Fears of fresh political violence in mineral-rich but unstable Democratic Republic of Congo are running high.
PIC: December 6, 2006: Congolese President Joseph Kabila during his inauguration ceremony in Kinshasa. (AFP)
Security forces patrolled the streets of Kinshasa on Sunday after the suspension of last-ditch talks seeking a peaceful end to a crisis sparked by the end of Congolese President Joseph Kabila's mandate.
Negotiations to agree on a way forward after December 20, when Kabila's second term finishes, were halted on Saturday with no significant progress made.
Fears of fresh political violence in mineral-rich but unstable Democratic Republic of Congo were running high, with no elections planned and Kabila showing no inclination to step down.
Talks are due to resume on Wednesday when Catholic bishops acting as mediators return from a long-planned trip to Rome -- a day after Kabila's term ends.
AFP reporters saw security forces posted in large numbers in opposition strongholds and other flashpoints around Kinshasa, the teeming capital of 10 million.
"We're waiting to see what happens. The politicians are okay, it's us, the little people, who suffer," a supervisor at a cleaning company told AFP.
"Things are not normal. We are very worried," said 25-year-old Atine Butela, a hair salon owner.
At the dilapidated Tata-Raphael stadium, which hosted the 1974 "Rumble in the Jungle" between Mohammed Ali and George Foreman, the usual crowd of runners, football players and boxers, was noticeably small.
"Normally, there are 700 or 800 people. Today there must be fewer than 250," visitor Michel Kabamba said outside.
"Soldiers are criss-crossing the city, which creates a sense of fear... Some people have already made plans, foreigners have left ..."
In the run-up to Christmas, however, churches were as busy as ever in a country where Christians make up 80 percent of the population.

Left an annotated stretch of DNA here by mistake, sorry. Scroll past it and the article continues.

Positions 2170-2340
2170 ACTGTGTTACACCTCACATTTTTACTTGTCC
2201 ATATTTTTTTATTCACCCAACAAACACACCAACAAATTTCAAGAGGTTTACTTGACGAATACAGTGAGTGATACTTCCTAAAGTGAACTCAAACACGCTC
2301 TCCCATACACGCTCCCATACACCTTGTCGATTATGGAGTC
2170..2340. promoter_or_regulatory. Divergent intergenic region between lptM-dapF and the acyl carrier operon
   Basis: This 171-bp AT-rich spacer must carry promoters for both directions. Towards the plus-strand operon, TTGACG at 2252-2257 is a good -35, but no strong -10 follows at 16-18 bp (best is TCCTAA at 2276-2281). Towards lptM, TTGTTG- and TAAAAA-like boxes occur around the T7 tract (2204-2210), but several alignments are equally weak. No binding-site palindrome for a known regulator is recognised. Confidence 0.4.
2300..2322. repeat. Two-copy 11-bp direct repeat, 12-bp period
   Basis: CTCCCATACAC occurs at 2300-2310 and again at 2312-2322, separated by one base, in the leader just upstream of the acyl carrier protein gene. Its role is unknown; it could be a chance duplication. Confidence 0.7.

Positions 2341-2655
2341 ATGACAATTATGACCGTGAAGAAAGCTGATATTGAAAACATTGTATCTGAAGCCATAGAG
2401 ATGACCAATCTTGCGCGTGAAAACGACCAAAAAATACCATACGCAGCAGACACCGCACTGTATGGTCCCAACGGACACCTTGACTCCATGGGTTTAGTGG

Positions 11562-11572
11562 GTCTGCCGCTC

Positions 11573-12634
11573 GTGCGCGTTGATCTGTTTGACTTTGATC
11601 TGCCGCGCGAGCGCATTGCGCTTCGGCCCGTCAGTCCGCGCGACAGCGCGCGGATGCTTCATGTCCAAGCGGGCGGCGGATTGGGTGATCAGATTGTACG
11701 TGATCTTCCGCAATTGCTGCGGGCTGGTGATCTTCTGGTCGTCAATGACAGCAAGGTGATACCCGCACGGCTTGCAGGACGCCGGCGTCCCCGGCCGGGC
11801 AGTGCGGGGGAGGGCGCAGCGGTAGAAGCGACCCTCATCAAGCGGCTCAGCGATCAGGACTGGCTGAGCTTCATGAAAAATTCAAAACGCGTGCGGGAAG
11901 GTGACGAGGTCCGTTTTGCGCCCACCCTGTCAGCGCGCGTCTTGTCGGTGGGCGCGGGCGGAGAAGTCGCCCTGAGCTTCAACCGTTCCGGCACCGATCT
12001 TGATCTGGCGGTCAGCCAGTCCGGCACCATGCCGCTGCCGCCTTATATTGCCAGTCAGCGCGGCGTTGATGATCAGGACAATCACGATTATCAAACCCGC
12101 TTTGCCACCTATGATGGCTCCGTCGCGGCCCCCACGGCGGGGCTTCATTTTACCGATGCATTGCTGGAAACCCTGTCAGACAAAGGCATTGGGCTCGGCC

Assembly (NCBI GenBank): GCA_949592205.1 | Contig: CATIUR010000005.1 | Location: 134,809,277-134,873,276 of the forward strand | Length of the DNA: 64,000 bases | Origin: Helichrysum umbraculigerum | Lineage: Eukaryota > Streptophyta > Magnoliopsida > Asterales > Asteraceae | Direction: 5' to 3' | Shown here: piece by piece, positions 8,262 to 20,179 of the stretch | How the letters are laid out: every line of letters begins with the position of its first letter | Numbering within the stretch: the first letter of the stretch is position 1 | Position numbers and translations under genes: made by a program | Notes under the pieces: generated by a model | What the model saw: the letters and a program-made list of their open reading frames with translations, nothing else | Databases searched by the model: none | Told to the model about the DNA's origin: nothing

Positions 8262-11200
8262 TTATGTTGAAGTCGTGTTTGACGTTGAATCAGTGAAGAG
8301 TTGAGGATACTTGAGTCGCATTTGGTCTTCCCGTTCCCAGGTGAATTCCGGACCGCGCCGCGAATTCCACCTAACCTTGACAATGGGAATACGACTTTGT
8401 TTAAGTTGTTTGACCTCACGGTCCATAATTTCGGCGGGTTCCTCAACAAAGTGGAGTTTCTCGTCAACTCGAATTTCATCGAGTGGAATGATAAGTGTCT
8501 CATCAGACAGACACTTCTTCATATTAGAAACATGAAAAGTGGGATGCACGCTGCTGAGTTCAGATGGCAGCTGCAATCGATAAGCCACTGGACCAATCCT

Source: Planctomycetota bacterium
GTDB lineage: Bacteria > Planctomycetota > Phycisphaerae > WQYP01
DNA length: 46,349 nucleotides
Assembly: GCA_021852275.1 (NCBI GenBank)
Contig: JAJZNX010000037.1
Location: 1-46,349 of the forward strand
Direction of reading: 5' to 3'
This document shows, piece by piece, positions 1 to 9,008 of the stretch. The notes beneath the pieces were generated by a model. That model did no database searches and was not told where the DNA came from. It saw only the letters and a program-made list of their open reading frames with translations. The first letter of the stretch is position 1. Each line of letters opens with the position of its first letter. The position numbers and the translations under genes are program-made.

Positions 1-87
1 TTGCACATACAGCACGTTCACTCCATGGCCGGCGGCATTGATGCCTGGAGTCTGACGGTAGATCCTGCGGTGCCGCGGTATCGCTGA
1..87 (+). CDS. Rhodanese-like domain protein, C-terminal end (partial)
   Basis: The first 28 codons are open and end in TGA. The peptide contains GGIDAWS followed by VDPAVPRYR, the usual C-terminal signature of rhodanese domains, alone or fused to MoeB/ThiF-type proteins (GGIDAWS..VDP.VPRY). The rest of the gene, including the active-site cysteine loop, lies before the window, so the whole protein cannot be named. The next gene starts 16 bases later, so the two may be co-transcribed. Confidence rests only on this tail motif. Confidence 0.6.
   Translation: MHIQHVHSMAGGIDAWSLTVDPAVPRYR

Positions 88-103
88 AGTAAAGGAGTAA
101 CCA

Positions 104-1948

Kabila, constitutionally barred from seeking a third term, has indicated he wants to stay in power until a successor is chosen, but some opposition figures want him to hand over to a transitional leadership while awaiting the vote.
The 45-year-old has been in power since his father Laurent Kabila was assassinated in 2001. He was elected in 2006, and again in 2011, in polls decried as rigged by the opposition.
Last week's talks sponsored by the Congolese bishops' conference (CENCO) brought together the ruling party and fringe opposition groups, allied against a mainstream opposition coalition led by the 84-year-old Etienne Tshisekedi.
But despite three days of mediation they broke up on Saturday, with no progress made on the main issues that divide the two sides.
February 23, 2009: Workers standing on a muddy cliff as they work at a gold mine in Chudja, near Bunia, north eastern Congo. (AFP)
Kabila's opponents accuse him of delaying the vote in the hope of tweaking the constitution to extend his family's hold over a nation that is almost the size of western Europe.
Tshisekedi's opposition grouping had threatened to bring people into the streets from Monday if the talks failed.
Leaflets urging people to retake Kinshasa "street by street, district by district until we retake the whole of the DRC", have begun to circulate in the capital.
But so far the opposition has not given an order to mobilise, while the international community is urging calm on all sides.
Tensions were also running high elsewhere in the country, with security heightened notably in the towns of Lubumbashi, Goma and Kisangani.
Church mediators have warned that failing to find a political settlement will lead to "an uncontrollable situation", a stark prospect in a country that barely two decades ago plunged into the deadliest conflict in modern African history.
Congo's two wars in the late 1990s and early 2000s dragged in at least six African armies and left more than three million dead.
The European Union urged the two sides to reach a deal for "transparent, credible" elections to be held as soon as possible.
The UN mission in DR Congo, MONUSCO, also appealed for calm, saying the political players had a "historic responsibility to reach a negotiated settlement on holding elections."
In Rome, Pope Francis urged worshippers to "pray that the dialogue in the Democratic Republic of Congo proceeds calmly, to avoid any violence and for the good of the whole country."
A democratic handover would break ground for Congo's 70 million people who since independence from Belgium in 1960 have never witnessed political change at the ballot box.